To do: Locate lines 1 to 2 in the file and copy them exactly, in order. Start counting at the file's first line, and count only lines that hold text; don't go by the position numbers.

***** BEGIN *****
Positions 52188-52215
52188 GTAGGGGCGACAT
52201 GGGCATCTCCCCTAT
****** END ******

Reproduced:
Positions 52188-52215
52188 GTAGGGGCGACAT